Vitamin E and Antioxidants
As a holistic veterinarian, I feel it is incredibly important to take the whole animal into consideration when it comes to nutrition. And, whenever practical, my preference is to provide nutrients, minerals and vitamins in their natural forms. In this post, I’d like to talk to you specifically about vitamin E, to review both the strengths and weaknesses of natural and synthetic forms.
Vitamin E is an incredibly complex and important nutrient that, among other things, functions as an antioxidant. Antioxidants are naturally occurring nutrients that promote health by slowing the destructive aging process of cells (a breakdown called “peroxidation”). In peroxidation, damaged molecules known as free radicals steal pieces from other cells, like fat, protein or DNA. The damage can spread, damaging and killing entire groups of cells. While peroxidation can be useful to destroy old cells or germs and parasites, when left unchecked, free radicals produced by peroxidation also damages healthy cells. Antioxidants can help to stem the tide of peroxidation, thus stabilizing free radicals.
Antioxidants like vitamin E are crucial to the health of companion animals of any age. They can improve the quality of the immune response and the effectiveness of vaccines in young pets, and help maintain a vital immune system in seniors.
Vitamin E occurs in one of two forms, either natural or synthetic. Natural vitamin E is a collection of eight chemically unique compounds that are derived from plants, including four tocopherols and four tocotrienols. More commonly used and less expensive, synthetic vitamin E is one compound – alpha-tocopherol.
For me, the choice of using natural or synthetic vitamin E in my formulas couldn’t be clearer, and neither could the evidence. The synthetic form of vitamin E is not as active or easily absorbed as the natural form of vitamin E. The molecular structure of vitamin E determines how well the body can utilize it. In human trials, researchers found that proteins in the liver specifically select the natural form of vitamin E and largely ignore the synthetic form. In a Japanese study, scientists found that it took three times the amount of synthetic vitamin E to equal the blood levels of natural vitamin E. In the U.S., researchers found that body tissues and blood retained far higher levels of natural vitamin E versus synthetic. In addition, synthetic alpha-tocopherol vitamin E has only half the vitamin activity of the natural alpha-tocopherol vitamin E.
Why is there such a difference between synthetic and natural forms of vitamin E? The key to understanding how the body absorbs these two types differently lies on the molecular level. The cellular structure of mammals more easily recognizes natural forms of vitamins. And cellular proteins and blood plasma bind to natural forms more readily than their synthetic counterparts. Unfortunately, synthetic vitamins are cheaper and, therefore, are more prevalent in many products on the market today.
So, how can you determine if the products you are using contain the synthetic or natural form of vitamin E? Simply check out the ingredient labels! Natural vitamin E is listed as a-tocopherol acetate, d-alpha tocopherol, d-alpha tocopheryl acetate or d-alpha tocopheryl succinate. Alternately, synthetic forms of vitamin E are labeled with a “dl-“ prefix.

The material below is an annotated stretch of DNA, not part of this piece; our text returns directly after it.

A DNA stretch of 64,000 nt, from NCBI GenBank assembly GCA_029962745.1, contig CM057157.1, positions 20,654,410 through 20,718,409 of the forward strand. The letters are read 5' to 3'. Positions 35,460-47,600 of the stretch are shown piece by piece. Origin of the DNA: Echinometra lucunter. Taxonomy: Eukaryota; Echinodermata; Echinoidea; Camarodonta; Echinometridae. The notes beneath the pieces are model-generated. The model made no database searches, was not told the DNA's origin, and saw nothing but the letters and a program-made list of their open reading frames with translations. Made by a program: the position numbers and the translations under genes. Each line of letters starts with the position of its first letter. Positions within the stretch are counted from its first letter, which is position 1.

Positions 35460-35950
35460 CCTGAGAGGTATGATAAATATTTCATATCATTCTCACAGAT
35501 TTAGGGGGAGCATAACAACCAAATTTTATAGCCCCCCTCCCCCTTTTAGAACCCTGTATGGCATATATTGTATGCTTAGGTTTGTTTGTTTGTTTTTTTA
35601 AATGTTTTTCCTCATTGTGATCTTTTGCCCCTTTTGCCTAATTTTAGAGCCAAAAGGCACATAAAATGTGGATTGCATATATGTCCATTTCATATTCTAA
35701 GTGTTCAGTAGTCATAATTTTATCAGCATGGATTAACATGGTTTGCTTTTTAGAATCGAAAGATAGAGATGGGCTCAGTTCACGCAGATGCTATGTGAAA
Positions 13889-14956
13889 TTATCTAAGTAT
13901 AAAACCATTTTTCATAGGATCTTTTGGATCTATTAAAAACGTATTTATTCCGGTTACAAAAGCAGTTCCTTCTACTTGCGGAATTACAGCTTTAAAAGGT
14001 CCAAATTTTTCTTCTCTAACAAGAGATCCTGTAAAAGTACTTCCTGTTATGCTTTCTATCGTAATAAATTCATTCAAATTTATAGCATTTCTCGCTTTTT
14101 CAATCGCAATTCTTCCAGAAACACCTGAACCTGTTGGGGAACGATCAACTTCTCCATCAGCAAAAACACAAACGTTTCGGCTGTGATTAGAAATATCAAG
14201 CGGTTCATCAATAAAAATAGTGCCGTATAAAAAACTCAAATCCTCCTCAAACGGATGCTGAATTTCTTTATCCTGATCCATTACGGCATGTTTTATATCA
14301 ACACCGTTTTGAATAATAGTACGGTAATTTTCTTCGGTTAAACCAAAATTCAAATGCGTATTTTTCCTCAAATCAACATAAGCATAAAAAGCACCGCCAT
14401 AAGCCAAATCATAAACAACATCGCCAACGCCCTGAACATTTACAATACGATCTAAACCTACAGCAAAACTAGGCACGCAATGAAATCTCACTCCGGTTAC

Kiyose C, et al. Biodiscrimination of alpha-tocopherol stereoisomers in humans after oral administration. Am J Clin Nutr 1997 (Mar); 65 (3): 785-9
Burton GW, et al. Human plasma and tissue alpha-tocopherol concentrations in response to supplementation with deuterated natural and synthetic vitamin E Am J Clin Nutr 1998; 67: 669-84
Traber MG, et al. Synthetic as compared with natural vitamin E is preferentially excreted as a-CEHC in human urine: studies using deuterated a-tocopheryl acetate FEBS Letters 1998 (Oct 16); 437: 145-8
Yu W, Jia L, Wang P, et al. In vitro and in vivo evaluation of anticancer actions of natural and synthetic vitamin E forms. Mol Nutr Food Res. 2008;52:447-456.
Blatt DH, Pryor WA, Mata JE, et al. Re-evaluation of the relative potency of synthetic and natural α-tocopherol: experimental and clinical observations. Journal of Nutritional Biochemistry. 2004;15:380-395.
Weiss WP, Hogan JS, and Wyatt DJ. Relative bioavailability of all-rac and RRR vitamin E based on neutrophil function and total α-tocopherol and isomer concentrations in periparturient dairy cows and their calves. J Dairy Sci. 2009;92:720-731.
Lauridsen C, Engel H, Jensen SK, et al. Lactating sows and suckling piglets preferentially incorporate RRR- over All-rac-α-tocopherol into milk, plasma and tissues. J Nutr. 2002;132:1258-1264.
Sen CK, Khanna S, and Roy S. Tocotrienols in health and disease: The other half of the natural vitamin E family. Molecular Aspects of Medicine. 2007;28-692-728.
Hayek MG, et al. Dietary vitamin E improves immune function in cats. In: Reinhart GA, Carey DP eds. Recent Advances in Canine and Feline Nutrition, Vol III: 2000 Iams Nutrition Symposium Proceedings. Wilmington, OH: Orange Frazer Press, 2000; 555-564.